With high peaks, rolling hills, deep canyons and long rivers, there are a multitude of outdoor adventure sports you can try in Nepal. Some are practically synonymous with the country in the minds of travellers, while others might be a bit more unexpected. Read on to discover where to find your next adrenaline rush in the Himalaya.
However, you don’t have to choose such an extreme peak to enjoy mountaineering in Nepal. ‘Trekking peaks’ are a category of peaks that don’t require an extensive high-altitude experience (although, it helps) and the permits to climb them aren’t nearly as expensive. Highly-rated trekking peaks include Island Peak (or Imja Tse, 6,189 metres) and Mera Peak (6,476 metres).
The rewards and challenges vary from route to route, but you can expect to see stunning snow-capped peaks, rural communities, vibrant farmland, shady forests, icy streams and plenty of wilderness. Although it’s not always necessary to trek with a guide (it’s only a requirement on certain restricted routes), it’s generally a good idea to do so, for your own safety.
And one of the best parts? Like almost everything in Nepal, white-water rafting expeditions are much cheaper here than you’ll find in most developed countries.
Where there are white-water rapids good for rafting there are also white-water rapids good for kayaking. On many of Nepal’s rafting trips, you’ll find an even split between rafters and kayakers. But, kayakers have the added benefit of being able to navigate stretches of the river that rafts cannot, so there are even more options for adventurous kayakers.
Nepal is also a great place to learn to kayak, with kayak clinics offered just a short drive from Kathmandu and Pokhara.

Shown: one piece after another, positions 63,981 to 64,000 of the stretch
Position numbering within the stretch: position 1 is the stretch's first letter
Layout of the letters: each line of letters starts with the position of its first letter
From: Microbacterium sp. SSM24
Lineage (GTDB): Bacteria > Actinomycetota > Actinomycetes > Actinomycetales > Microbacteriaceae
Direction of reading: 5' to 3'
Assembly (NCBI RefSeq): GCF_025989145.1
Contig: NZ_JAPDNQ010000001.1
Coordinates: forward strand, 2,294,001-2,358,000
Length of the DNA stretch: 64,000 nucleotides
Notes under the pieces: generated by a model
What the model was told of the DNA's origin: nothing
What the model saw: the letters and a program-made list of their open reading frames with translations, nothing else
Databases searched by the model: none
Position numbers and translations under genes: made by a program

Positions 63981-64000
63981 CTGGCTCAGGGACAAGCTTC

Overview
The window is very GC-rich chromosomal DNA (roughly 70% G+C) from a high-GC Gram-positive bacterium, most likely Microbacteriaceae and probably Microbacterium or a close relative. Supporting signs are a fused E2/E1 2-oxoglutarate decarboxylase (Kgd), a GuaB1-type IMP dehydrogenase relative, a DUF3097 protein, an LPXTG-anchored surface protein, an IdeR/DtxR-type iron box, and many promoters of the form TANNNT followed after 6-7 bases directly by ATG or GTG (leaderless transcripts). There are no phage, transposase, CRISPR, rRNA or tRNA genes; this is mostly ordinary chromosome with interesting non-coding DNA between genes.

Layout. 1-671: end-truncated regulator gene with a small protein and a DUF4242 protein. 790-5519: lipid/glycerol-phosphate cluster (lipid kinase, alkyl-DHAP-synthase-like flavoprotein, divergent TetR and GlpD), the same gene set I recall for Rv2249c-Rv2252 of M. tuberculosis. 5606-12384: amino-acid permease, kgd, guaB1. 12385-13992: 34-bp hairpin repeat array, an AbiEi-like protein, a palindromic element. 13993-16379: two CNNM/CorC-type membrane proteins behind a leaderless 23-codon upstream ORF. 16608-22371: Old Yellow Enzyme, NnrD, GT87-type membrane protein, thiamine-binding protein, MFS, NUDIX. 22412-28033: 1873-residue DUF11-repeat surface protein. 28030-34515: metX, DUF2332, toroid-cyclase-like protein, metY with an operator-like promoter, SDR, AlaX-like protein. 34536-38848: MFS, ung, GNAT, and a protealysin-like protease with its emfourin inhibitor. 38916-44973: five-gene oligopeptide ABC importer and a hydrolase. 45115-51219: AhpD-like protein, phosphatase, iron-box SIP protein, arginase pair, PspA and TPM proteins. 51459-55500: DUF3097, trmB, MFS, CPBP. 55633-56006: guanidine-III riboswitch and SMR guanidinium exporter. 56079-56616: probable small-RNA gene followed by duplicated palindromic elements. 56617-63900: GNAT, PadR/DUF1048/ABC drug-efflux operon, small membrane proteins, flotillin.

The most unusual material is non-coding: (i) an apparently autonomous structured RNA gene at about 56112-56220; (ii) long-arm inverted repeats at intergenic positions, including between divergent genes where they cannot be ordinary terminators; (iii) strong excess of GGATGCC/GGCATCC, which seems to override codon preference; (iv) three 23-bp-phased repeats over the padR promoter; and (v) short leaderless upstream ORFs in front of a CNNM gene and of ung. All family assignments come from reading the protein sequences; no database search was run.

If lowering yourself backwards off a waterfall and sliding down natural water slides sounds like fun, then Nepal is a good place to be. Season dependent (with the strongest flow immediately after the monsoon and the lowest immediately before), guided canyoning trips can be arranged around Jalberi, about half-way between Kathmandu and Pokhara and on the Bhote Kosi River, northeast of Kathmandu.
Rather than going full-on mountain climbing, shorter rock-climbing excursions can also be enjoyed. In Kathmandu, there is the Astrek Climbing Wall in Thamel, an artificial wall to practice climbing skills. There are other natural climbing spots around Kathmandu, such as at Pharping and Nagarjuna, which are frequented by city-based climbers. Then, of course, there are the endless unknown spots throughout the mountains, but proper gear and experience are required before setting off solo.
Many trekking trails, both short and long, are also suitable for mountain biking. Be prepared to carry your bike at certain points, such as over icy patches or up steps. For shorter biking adventures, there are numerous trails around the outside of the Kathmandu Valley or the circuit around Phewa Tal in Pokhara.
If ordinary rock climbing sounds a bit boring, how about chipping your way up a frozen waterfall? This activity is best done in winter, for obvious reasons, and should always be done with an experienced guide or others who know what they’re doing. The village of Humde, near Besisahar in the Annapurna region, is a particularly good place to visit to try this sport.